CARACAS, Venezuela – In a development that has angered the opposition, the Venezuelan National Electoral Council (CNE) has announced that the recall process against President Nicolás Maduro will conclude in 2017, meaning that if the recall goes through, new elections will not be held and Maduro’s second-in-command will assume the presidency.

Tibisay Lucena, the President of the CNE, laid out a schedule for the continuation of the recall that explained that the second round of the process would take place next month over the course of three days: October 26, 27 and 28. The dates presented, however, will likely have repercussions for the opposition as time is of the essence in determining who will assume power should the recall process succeed.

In early May, the opposition coalition Democratic Unity Roundtable (MUD) officially initiated the recall effort when the CNE approved their request to place ballot boxes across the country.

Citizens filed through and the opposition said they gathered 1.8 million votes in just three days, well over the 198,000 signatures (or 1 percent of the registered electorate) needed in order for an official plebiscite to be called. The signatures were then to be reviewed and confirmed.

For this process, the electoral body invited all those that signed the recall petition and were not one of the some 500,000 whose signatures were deemed to be fraudulent to confirm their identities by reporting to regional CNE offices and having their fingerprints taken and compared with their fingerprints already on file.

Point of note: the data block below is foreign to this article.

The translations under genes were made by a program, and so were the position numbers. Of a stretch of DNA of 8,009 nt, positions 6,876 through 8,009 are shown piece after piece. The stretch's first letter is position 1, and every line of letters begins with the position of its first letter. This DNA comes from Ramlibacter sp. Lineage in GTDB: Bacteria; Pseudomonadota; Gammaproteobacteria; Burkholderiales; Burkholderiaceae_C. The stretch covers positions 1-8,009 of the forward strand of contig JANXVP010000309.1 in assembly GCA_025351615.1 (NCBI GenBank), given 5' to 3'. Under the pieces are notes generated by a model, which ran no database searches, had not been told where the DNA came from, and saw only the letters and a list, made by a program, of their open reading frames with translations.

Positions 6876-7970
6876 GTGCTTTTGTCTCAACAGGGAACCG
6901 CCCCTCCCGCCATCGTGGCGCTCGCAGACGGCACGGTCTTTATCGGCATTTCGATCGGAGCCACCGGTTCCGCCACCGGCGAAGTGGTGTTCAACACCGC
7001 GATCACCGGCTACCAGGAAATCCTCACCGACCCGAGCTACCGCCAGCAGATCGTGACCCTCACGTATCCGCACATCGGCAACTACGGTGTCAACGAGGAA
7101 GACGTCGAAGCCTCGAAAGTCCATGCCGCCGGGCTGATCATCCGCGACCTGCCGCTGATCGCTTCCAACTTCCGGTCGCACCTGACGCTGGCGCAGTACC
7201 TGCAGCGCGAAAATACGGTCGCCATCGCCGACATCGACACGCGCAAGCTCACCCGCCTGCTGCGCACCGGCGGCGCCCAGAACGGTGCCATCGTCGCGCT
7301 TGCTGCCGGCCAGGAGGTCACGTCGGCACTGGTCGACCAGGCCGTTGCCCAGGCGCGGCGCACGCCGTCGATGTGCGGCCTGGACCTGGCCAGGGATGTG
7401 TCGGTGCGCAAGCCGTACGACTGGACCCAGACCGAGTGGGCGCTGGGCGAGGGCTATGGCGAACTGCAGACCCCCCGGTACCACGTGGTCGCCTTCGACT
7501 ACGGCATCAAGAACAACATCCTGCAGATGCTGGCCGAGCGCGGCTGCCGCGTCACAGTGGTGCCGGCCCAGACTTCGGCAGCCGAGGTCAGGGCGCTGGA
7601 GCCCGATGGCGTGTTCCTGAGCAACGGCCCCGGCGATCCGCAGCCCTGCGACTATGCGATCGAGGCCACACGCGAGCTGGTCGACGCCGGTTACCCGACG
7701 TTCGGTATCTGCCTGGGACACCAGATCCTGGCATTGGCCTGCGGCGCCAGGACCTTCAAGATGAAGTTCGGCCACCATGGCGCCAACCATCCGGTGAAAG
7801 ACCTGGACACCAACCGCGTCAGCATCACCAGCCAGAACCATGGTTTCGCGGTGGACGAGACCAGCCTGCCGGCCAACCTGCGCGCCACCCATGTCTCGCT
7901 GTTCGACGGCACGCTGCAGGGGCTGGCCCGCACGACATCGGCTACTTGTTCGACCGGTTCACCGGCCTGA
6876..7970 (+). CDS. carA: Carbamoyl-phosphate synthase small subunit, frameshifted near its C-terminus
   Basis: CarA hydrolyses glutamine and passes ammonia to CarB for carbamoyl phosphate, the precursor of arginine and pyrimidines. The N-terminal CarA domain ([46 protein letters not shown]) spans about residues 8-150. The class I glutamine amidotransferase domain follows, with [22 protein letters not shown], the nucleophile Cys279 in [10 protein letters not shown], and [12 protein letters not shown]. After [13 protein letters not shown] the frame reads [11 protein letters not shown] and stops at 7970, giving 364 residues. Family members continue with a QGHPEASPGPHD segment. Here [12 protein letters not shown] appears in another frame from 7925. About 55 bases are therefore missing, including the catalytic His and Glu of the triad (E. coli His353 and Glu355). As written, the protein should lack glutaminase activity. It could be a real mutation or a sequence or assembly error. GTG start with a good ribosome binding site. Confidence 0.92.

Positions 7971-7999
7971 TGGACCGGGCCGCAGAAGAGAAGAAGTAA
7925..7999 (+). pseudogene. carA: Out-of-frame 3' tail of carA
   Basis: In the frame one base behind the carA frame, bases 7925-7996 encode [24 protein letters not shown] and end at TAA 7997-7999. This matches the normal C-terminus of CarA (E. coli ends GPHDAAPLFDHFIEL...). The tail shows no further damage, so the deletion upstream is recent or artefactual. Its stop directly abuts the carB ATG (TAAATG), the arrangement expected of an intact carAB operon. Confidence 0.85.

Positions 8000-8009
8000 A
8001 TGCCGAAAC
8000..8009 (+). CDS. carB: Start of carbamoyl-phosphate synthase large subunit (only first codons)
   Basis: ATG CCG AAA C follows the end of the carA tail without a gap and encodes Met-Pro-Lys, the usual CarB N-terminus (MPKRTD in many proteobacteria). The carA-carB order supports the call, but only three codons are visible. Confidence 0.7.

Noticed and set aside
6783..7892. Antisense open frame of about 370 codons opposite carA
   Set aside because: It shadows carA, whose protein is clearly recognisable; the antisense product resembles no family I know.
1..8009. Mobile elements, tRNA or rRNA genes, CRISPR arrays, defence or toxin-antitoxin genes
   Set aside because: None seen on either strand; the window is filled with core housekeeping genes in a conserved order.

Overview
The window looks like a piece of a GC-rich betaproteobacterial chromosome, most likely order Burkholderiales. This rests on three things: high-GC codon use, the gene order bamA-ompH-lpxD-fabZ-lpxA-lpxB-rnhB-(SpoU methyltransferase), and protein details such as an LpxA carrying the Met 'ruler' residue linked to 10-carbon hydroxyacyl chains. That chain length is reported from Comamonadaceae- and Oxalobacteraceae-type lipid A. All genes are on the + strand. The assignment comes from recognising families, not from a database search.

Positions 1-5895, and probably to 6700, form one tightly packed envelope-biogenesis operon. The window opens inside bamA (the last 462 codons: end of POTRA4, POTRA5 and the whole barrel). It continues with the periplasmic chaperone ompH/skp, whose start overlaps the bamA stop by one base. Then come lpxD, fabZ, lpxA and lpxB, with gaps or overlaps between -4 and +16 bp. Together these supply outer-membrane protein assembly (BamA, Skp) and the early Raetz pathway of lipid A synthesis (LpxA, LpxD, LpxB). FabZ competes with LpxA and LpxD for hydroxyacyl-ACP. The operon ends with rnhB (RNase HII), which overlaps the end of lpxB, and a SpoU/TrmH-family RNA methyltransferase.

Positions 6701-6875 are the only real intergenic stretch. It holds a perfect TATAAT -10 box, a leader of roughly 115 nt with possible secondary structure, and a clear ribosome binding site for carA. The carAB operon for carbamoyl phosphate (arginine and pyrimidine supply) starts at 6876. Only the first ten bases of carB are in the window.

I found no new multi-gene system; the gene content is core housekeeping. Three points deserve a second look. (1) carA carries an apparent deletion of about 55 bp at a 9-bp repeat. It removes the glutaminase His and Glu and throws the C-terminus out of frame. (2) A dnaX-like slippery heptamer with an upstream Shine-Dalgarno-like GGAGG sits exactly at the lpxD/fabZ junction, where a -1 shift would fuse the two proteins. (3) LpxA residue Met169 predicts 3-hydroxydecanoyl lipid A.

In June, the CNE announced that over 500,000 of the 1.8 million signatures were were fraudulent; names listed were those of deceased individuals, unregistered or nonexistent individuals and other invalid types of signatures, according to the CNE.

Regardless, the remaining 1.3 million valid signatures were more than enough given that less than 198,000 were needed for the first round of the recall process to advance, even though the CNE still reported several thousand “fraudulent” identities that signed the petition for a second time.

The CNE approved the completion of the first stage and, as mentioned, has announced that the second stage will take place at the end of October. The second stage is essentially a repeat of the first stage but with a new “magic number” of signatures: 20 percent (or 4 million in bulk numbers) of the electorate instead of 1 percent of the electorate, and this time, the signatures must be collected within 3 days.